WHAT WE LEARNED THIS WEEK: The very worst thing you could do to your website

Some new data released last week found what all website designers would love to know – the worst things you could possibly do to your site to annoy users.

And what comes at the top of the list may surprise you. It isn’t anything to do with visual design, but rather information – users hate it when you bury hard to find information at the bottom of your site.

So what does this mean for SMEs?

When you’re designing a website, you need to have the most important data easily accessible. And that means a well-designed navigation tree.

Put all the most important information in categories and then advertise them in bold at the top of the page. Even better still, put that information on the home page – depending on what it is, of course. Information like phone numbers and social media links should definitely sit on the first page a user sees.

So don’t spend too much time fretting about the best design possible, even though that’s important. Get your information right first, and make sure users can find what they want.

There’s never been a better time to get acquired

The latest PwC Media Outlook has singled out online commerce – and especially the use of smartphones for online shopping – as a key growth area for the next four years. In fact, online spending is set to outstrip growth in online advertising for one of the first times in history.

All this comes at a time when online businesses are being snapped up left and right. Last week, we saw Optus purchase restaurant review site Eatability and just two weeks ago Catch of the Day bought an online deals site for children’s items and homewares.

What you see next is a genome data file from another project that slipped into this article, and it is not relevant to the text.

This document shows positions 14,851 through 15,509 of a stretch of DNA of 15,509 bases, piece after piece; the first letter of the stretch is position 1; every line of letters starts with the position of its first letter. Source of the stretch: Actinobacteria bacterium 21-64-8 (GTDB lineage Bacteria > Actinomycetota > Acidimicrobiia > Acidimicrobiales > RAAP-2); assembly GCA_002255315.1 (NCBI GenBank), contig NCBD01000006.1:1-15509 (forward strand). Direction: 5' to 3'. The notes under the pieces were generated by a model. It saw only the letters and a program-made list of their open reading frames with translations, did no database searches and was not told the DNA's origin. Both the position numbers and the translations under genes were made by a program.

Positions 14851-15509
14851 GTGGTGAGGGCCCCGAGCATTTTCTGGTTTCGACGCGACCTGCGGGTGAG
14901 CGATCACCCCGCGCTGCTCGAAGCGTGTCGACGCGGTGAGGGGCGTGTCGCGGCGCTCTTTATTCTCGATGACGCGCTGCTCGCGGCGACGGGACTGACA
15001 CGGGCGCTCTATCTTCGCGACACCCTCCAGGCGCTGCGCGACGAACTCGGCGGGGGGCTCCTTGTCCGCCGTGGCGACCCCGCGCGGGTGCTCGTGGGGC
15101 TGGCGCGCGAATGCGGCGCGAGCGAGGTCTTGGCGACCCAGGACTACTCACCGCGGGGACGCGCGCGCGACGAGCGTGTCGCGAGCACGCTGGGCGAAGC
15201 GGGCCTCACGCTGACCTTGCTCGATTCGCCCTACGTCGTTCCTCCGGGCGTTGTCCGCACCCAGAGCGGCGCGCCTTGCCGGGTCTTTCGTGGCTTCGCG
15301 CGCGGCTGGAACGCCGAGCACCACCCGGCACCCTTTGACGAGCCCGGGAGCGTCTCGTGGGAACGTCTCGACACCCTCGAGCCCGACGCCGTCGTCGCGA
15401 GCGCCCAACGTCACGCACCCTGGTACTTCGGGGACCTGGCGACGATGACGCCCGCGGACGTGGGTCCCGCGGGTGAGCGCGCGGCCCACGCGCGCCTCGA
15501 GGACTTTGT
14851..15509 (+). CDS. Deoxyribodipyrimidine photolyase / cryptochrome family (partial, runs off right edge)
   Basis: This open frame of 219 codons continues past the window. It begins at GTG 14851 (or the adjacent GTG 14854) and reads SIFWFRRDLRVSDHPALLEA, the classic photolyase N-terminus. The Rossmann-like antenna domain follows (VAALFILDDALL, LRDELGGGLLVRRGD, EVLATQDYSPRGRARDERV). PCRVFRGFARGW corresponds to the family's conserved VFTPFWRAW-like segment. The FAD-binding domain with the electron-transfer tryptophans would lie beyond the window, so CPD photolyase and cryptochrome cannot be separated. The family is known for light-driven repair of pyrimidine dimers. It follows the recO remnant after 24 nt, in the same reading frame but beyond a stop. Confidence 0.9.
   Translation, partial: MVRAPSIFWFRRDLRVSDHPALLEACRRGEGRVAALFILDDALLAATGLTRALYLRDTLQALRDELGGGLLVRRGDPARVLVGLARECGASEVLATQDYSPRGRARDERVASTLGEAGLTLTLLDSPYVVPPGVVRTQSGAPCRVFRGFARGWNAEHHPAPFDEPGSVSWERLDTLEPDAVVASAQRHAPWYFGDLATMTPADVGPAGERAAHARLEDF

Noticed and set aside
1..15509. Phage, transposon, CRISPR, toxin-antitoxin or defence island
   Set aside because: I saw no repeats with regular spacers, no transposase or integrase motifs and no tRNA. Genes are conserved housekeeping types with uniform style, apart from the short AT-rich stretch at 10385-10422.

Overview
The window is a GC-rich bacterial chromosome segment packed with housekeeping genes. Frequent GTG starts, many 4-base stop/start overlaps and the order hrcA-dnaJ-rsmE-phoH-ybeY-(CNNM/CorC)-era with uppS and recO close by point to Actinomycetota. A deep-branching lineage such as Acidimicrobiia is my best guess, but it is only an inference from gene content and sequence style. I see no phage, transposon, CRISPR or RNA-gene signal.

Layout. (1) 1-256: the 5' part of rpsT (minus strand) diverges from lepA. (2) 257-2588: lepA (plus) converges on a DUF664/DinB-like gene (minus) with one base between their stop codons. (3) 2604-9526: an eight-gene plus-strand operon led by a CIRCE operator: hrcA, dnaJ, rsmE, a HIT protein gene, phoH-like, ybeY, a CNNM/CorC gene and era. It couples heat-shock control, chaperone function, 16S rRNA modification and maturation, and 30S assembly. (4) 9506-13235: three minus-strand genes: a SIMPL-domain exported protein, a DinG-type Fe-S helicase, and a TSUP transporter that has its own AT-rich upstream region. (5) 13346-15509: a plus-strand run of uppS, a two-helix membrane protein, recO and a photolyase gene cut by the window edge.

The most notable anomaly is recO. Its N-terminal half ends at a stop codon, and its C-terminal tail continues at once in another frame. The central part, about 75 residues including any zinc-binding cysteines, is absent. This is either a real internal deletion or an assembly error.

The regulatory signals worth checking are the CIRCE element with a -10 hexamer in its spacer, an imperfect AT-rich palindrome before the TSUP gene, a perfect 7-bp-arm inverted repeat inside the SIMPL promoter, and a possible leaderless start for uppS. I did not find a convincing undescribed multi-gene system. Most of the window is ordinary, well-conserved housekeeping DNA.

Experts are now saying this is a sign of a maturing market. And that means if you’re building an online business, now is a very good time to get noticed.

So if you want to make yourself attractive to a buyer, now’s the time to do it. Put the hard yards in and get some attention.

Delivery failure is a business failure

One of the biggest problems in online retail is delivery failure. A large portion of parcels sent don’t get delivered on the first try: people aren’t at home, the post office isn’t open after business hours, and then the cycle continues.

Toll Holdings has attempted to fix this problem by teaming up with Victorian newsagents, so they can act as pick-up points for parcels. It’s a good idea, and will hopefully help more people receive their purchases quicker.

It’s also a good idea for SMEs. If you’re an eCommerce business, you should be thinking about this delivery problem and incorporating a solution. Can you offer something to offset the possibility of buyers not being able to pick something up when they want?

Free shipping is the obvious example here. But surely you can think up something better.

Yet another hacking attempt

Last week, AAPT admitted it had been hacked by the online group Anonymous. The hackers claimed to have stolen about 40 gigabytes of data, and begun “dumping” earlier this week.

In many ways this case is a study for how businesses should go about shutting down hacking attempts – Melbourne IT had the servers cut off within an hour. But it also shows how vulnerable businesses are to these types of attacks.

It serves as a timely reminder. Protecting your data can never be too expensive – it is of the utmost importance that you protect whatever you have. AAPT may be a larger business, but hackers target smaller companies as well. Don’t let your business be next.


Notify of
Inline Feedbacks
View all comments